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Discover how we’re developing ground-breaking responses to an Ageing Society

Posted by: , Posted on: - Categories: Funding, ISCF, Support

We continue to develop our detailed proposals for delivering this challenge, which has now been shaped by responses to our market survey gathering insights into where the greatest enthusiasm for matched private investment lies. Many thanks to the 140-plus organisations and individuals that took part.

Living longer, healthier lives through R&D

We’re delighted to see such a continuing healthy appetite to develop services and products for healthy ageing markets. The scale and scope of potential proposals cover a broader range of initiatives than would have been supported through our previous inclination towards three large Healthy Ageing ‘Demonstrators', or field trials.

Informed and buoyed by these insights, our intention is still to launch funding competitions later in 2019.

The Government has set out an ambitious mission for the Ageing Society Grand Challenge: for people to enjoy five more years of healthy, independent living by 2035 while narrowing the gap between the experience of the richest and the poorest.

The challenge needs to have the ambition to make a positive impact on the lives of millions of people within the next decade.

The need for market development and sustainable innovations

Our survey is one part of the research we have initiated to support development of a fresh approach to the Challenge. We have also looked again at the lessons from previous demonstrator initiatives and engaged the investment community to understand what it might take to demonstrate that healthy ageing is an attractive opportunity.

Looking at previous initiatives, we have not seen the level of adoption and spread that we would need. There are some good reasons for this. Many previous initiatives have informed policy or provided evidence to demonstrate value and have not had a strong market development focus.

To reach scale, the challenge needs to find innovations that are sustainable. These need to have a clear route to being widely adopted across the UK.

Targeted investment

We’ve previously expressed our intention to develop offerings that are complementary to formal health and care services. That means avoiding proposals that rely on shifting public funding from one pot to another.

There is a lot of investment going into the development of integrated care, sometimes called accountable care. As a result, the challenge will not fund clinical research or research showing the value of related healthcare service changes.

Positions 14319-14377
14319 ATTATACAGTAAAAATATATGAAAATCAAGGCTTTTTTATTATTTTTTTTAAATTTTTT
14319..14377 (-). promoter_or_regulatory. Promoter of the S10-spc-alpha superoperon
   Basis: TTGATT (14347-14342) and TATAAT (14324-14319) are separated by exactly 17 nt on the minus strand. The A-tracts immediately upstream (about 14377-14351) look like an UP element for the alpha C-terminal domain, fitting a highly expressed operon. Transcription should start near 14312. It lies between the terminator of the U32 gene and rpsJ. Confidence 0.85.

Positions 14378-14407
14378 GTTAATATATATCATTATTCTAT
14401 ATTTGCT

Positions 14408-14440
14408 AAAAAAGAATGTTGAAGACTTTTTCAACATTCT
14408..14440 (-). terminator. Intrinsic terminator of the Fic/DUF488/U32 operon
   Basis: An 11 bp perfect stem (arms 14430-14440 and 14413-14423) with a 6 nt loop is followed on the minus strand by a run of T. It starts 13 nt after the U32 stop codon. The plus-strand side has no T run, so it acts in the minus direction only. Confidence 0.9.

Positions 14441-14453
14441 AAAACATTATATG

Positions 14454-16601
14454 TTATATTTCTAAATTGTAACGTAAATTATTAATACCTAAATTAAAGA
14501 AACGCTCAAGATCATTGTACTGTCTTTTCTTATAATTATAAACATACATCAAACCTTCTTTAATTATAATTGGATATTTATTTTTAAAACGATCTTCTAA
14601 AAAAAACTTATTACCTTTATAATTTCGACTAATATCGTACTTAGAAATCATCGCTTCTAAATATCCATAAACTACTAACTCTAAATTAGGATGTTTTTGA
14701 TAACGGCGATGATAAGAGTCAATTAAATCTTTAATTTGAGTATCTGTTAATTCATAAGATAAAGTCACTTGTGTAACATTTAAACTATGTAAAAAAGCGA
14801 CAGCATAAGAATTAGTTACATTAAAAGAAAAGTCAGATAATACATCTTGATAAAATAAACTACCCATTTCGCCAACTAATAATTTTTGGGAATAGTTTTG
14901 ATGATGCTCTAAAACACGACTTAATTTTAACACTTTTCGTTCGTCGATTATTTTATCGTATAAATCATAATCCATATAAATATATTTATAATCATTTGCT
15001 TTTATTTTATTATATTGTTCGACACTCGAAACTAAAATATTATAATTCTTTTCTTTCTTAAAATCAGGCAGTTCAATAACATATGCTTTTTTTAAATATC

Our survey findings

Survey responses indicate that the potential bids would exceed the available funding many times over. Around half of the responses were for larger undertakings. Several different approaches are evident:

  • demonstrating a core service proposition
  • place-based to achieve an impact on a specific population
  • developing an incubator, as well as hybrids of these three approaches

Our original intention was for all projects to be business-led. This insight means that we are now looking to see how we might design competitions to allow a broader range of organisations to take a leading role.

Another finding from our research is the need to ensure the challenge contributes to narrowing the gap between the experience of the richest and the poorest.  We see opportunities in this respect for the place based proposals, and in the realm of social impact investment.

Demand for investment

We have been working with the Centre for Ageing Better and Big Society Capital to understand the healthy ageing innovation ecosystem, and the funding and investment landscape.

There are clear opportunities for the Healthy Ageing challenge to stimulate investor interest in a way that would accelerate the development of the market. It could also address the significant demand shown in the survey, particularly from proposals for small projects. We are now looking at the possibility of including an Investment Partnership component within the overall investment of £98 million.

Our working assumptions are that larger projects will probably take a year to set up and need three further years to deliver. For smaller projects, we envisage a shorter timeframe with plenty of opportunities for funding during the life of the challenge. This gives organisations interested in bidding more time to play with and to mobilise and achieve their objectives.


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  1. Comment by Ejaz Qureshi posted on

    Very useful to have this feedback
    Would also be useful to have a Call date for planning purposes.

  2. Comment by Mrs S H Lingam posted on

    Society was encouraged, after the war, to have hundreds of babies and the Windrush people told to come in their hundreds . The educational establishments were not fit for purpose and could not cope with the rise in the numbers of children. Now baby boomers are being told due to the aging population there is not the funds to properly look after them. I believe this section of society, through no fault of their own, have been used as slaves for the wealthy. Their children in time will also fall into this category. We do not live in a democratic society. Anyone that tells you this is lying! Putting a cross on a ballot paper does not constitute a democracy! It has to be seen to be working to be believed.